Personality Changes During the Transition from Cognitive Health to Mild Cognitive Impairment

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Abstract

Background/Objectives

Behavioral problems in individuals with Alzheimer's disease (AD) impose major management challenges. Current prevention strategies are anchored to cognitive outcomes, but behavioral outcomes may provide another, clinically relevant opportunity for preemptive therapy. We sought to determine whether personality changes that predispose to behavioral disorders arise during the transition from preclinical AD to mild cognitive impairment (MCI).

Design

Longitudinal observational cohort study.

Setting

Academic medical center.

Participants

Members of an apolipoprotein E (APOE) ε4 genetically enriched cohort of Maricopa County residents who were neuropsychiatrically healthy at entry (N = 277). Over a mean interval of 7 years, 25 who developed MCI and had the Neuroticism, Extraversion, and Openness Personality Inventory—Revised (NEO-PI-R) before and during the MCI transition epoch were compared with 252 nontransitioners also with serial NEO-PI-R administrations.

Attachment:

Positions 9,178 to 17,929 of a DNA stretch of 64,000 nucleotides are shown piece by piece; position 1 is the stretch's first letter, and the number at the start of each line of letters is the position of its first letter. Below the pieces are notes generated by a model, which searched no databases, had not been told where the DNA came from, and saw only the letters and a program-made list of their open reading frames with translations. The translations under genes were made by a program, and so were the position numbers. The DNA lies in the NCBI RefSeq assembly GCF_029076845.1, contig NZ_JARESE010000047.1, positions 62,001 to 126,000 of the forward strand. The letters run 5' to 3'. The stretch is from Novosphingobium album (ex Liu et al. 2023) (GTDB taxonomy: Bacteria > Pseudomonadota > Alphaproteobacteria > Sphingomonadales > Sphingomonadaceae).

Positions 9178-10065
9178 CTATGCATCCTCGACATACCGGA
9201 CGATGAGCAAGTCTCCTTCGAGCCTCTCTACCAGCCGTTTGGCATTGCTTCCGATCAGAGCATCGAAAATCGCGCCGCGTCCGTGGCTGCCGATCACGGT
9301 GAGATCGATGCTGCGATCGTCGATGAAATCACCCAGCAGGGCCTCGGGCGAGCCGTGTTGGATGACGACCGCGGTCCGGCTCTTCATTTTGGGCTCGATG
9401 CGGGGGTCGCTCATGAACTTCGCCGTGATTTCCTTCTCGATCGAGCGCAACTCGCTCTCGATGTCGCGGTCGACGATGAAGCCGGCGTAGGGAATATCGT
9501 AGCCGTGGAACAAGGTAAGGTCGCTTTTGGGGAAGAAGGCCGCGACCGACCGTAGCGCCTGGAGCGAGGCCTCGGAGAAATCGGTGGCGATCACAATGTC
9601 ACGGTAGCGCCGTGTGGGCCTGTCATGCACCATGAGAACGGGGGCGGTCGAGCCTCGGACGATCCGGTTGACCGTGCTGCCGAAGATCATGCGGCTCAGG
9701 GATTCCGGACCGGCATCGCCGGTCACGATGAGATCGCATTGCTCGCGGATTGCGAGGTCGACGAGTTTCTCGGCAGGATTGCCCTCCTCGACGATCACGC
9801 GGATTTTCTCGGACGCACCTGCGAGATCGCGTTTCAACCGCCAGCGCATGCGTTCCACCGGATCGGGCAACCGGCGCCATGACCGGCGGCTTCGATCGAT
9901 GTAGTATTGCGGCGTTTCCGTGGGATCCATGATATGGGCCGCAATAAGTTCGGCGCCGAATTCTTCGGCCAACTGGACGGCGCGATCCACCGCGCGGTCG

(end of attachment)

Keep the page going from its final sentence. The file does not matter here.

Intervention

Longitudinal administration of the NEO-PI-R and neuropsychological test battery.

Measurements

Change in NEO-PI-R factor scores (neuroticism, extraversion, openness, agreeableness, conscientiousness) from entry to the epoch of MCI diagnosis or an equivalent follow-up duration in nontransitioners.

Results

NEO-PI-R neuroticism T-scores increased significantly more in MCI transitioners than in nontransitioners (mean 2.9, 95% confidence interval (CI) = 0.9–4.9 vs 0, 95% CI = −0.7–0.7, P = .02), and openness decreased more in MCI transitioners than in nontransitioners (−4.8, 95% CI = −7.3 to −2.4 vs −1.0, 95% CI = −1.6 to −0.4, P < .001). Concurrent subclinical but statistically significant changes in behavioral scores worsened more in MCI transitioners than nontransitioners for measures of depression, somatization, irritability, anxiety, and aggressive attitude.

Conclusion

Personality and subclinical behavioral changes begin during the transition from preclinical AD to incident MCI and qualitatively resemble the clinically manifest behavioral disorders that subsequently arise in individuals with frank dementia.

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